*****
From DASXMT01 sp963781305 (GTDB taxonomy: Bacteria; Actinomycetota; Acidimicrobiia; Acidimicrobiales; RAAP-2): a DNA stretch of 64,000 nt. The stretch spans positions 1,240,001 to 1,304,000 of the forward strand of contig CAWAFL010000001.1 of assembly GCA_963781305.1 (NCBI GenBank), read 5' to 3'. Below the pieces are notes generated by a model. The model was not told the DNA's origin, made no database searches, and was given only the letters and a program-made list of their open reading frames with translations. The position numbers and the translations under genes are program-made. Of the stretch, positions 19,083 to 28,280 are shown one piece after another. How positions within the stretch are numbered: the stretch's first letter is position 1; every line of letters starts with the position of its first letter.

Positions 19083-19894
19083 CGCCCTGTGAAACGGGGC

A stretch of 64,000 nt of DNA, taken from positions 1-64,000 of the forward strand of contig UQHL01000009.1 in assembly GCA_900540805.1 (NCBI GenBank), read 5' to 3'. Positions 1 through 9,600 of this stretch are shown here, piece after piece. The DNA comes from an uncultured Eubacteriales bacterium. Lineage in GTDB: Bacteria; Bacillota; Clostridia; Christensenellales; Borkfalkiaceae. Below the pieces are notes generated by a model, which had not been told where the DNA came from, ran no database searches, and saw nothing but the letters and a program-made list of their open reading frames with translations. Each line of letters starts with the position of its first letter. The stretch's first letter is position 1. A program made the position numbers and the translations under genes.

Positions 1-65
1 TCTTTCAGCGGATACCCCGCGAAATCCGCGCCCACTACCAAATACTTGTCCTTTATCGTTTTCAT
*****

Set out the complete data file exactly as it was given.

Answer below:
From DASXMT01 sp963781305 (GTDB taxonomy: Bacteria; Actinomycetota; Acidimicrobiia; Acidimicrobiales; RAAP-2): a DNA stretch of 64,000 nt. The stretch spans positions 1,240,001 to 1,304,000 of the forward strand of contig CAWAFL010000001.1 of assembly GCA_963781305.1 (NCBI GenBank), read 5' to 3'. Below the pieces are notes generated by a model. The model was not told the DNA's origin, made no database searches, and was given only the letters and a program-made list of their open reading frames with translations. The position numbers and the translations under genes are program-made. Of the stretch, positions 19,083 to 28,280 are shown one piece after another. How positions within the stretch are numbered: the stretch's first letter is position 1; every line of letters starts with the position of its first letter.

Positions 19083-19894
19083 CGCCCTGTGAAACGGGGC

A stretch of 64,000 nt of DNA, taken from positions 1-64,000 of the forward strand of contig UQHL01000009.1 in assembly GCA_900540805.1 (NCBI GenBank), read 5' to 3'. Positions 1 through 9,600 of this stretch are shown here, piece after piece. The DNA comes from an uncultured Eubacteriales bacterium. Lineage in GTDB: Bacteria; Bacillota; Clostridia; Christensenellales; Borkfalkiaceae. Below the pieces are notes generated by a model, which had not been told where the DNA came from, ran no database searches, and saw nothing but the letters and a program-made list of their open reading frames with translations. Each line of letters starts with the position of its first letter. The stretch's first letter is position 1. A program made the position numbers and the translations under genes.

Positions 1-65
1 TCTTTCAGCGGATACCCCGCGAAATCCGCGCCCACTACCAAATACTTGTCCTTTATCGTTTTCAT